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Southend garden project shortlisted for award
3:21pm Wednesday 14th May 2014 in News
AN innovative Southend project has just been shortlisted for a prestigious National Learning Disability Award.
The vegetable garden developed jointly by Project 49 in partnership with the Railway Hotel, is an activities centre for adults with learning disabilities. It is a finalist in the Citizenship Category of the awards.
Winners will be announced at a ceremony in Birmingham on Friday, May 16.
The special project was initiated by Graham Burnett, a staff member at Project 49. It all began when he discovered from Dave Dulake, the landlord of the Railway Hotel in central Southend, that the pub’s garden needed attention.
Mr Burnett suggested Project 49 could create a raised garden to help service users learn about growing fruit, flowers and vegetables and enjoy the chance to work in a team.
Mr Dulake loved the idea and allowed him to take a corner of the garden for the project. To help pay for it, Graham ran a fundraiser gig at the pub with local bands giving their time free.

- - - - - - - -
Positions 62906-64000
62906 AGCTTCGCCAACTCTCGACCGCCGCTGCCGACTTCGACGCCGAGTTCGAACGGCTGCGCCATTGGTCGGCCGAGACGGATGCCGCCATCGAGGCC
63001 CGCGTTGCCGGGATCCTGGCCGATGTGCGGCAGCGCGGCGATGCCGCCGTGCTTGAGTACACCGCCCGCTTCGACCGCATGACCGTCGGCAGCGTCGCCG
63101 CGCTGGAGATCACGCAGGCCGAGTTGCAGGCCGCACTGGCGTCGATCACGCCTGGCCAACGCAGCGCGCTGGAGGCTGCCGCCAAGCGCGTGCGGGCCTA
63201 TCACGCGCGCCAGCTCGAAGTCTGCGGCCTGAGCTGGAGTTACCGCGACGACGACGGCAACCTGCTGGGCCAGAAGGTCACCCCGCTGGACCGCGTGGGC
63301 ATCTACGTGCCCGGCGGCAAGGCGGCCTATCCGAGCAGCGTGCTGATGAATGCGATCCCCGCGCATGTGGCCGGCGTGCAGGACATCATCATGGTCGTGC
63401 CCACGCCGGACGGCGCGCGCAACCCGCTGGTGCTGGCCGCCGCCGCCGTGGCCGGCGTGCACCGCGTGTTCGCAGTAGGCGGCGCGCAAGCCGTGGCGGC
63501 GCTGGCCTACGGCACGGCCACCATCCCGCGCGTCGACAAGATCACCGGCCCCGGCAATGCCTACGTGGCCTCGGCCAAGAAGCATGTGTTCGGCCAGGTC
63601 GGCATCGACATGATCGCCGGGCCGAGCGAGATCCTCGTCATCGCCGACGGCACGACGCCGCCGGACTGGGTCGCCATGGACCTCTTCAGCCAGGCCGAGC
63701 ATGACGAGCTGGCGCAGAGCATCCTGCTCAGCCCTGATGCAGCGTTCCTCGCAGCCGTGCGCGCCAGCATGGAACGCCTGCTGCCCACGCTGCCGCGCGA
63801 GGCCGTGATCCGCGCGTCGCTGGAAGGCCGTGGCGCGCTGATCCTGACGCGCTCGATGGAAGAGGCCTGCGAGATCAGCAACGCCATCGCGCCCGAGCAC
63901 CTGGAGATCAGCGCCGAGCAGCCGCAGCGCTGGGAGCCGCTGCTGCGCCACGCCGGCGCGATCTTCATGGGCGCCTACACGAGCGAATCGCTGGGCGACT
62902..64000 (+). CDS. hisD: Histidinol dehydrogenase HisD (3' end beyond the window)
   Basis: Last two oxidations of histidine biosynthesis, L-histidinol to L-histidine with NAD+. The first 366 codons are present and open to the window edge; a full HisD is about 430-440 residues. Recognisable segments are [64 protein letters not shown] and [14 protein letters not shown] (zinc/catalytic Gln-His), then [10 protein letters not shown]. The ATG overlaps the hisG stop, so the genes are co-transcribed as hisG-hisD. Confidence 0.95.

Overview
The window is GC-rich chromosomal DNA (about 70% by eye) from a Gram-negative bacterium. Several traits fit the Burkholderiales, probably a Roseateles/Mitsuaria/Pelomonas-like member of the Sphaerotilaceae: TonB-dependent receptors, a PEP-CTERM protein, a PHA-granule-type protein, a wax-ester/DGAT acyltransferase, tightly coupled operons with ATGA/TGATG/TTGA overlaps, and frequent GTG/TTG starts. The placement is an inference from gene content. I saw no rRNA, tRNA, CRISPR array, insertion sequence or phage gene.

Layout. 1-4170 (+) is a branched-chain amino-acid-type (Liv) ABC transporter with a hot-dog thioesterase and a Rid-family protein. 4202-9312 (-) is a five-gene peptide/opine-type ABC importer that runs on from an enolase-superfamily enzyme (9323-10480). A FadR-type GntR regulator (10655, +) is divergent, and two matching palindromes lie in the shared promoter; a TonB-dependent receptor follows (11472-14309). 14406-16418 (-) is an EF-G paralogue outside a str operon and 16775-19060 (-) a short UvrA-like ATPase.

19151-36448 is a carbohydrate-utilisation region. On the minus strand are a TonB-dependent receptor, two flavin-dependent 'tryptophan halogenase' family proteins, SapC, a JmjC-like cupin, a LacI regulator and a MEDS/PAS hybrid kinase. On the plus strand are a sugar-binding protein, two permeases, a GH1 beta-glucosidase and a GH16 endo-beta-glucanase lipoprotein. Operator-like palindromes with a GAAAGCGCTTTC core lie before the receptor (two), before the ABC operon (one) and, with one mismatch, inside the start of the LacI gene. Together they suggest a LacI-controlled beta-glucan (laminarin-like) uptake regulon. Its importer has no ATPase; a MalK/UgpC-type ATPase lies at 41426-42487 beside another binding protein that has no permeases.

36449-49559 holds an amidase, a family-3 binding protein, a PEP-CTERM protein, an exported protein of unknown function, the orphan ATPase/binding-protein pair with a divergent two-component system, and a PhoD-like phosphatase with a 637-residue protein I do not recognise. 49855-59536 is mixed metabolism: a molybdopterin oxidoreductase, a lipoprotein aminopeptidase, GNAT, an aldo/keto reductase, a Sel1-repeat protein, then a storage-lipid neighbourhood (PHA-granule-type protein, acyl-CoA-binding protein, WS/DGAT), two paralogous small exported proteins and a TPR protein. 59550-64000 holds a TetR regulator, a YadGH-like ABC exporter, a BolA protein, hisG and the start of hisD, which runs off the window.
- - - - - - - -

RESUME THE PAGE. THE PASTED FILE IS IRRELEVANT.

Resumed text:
People from Project 49 spent time at the garden learning gardening skills. They mixed with pub regulars and other project volunteers and got to know each other.
The project helped people with learning disabilities to develop social skills in a real life environment with support and understanding on hand.
Carol Cranfield, Southend Council’s group manager in the safeguarding and community teams, said: “This innovative project is a positive practical example of community cohesion in action.
“I am very proud of my team for this inspirational venture and am delighted that the judges have recognised it too, by shortlisting it for this national award.
“The garden is flourishing, and many lives have been positively affected. Service users now feel confident about using the pub for a night out and regulars are confident when interacting with people with learning disabilities.”
Mr Dulake said: “I think it’s a fantastic thing. It completely fits in with our outlook, and all credit to Graham and his team. “They have transformed what was essentially a piece of waste ground into something really special.”
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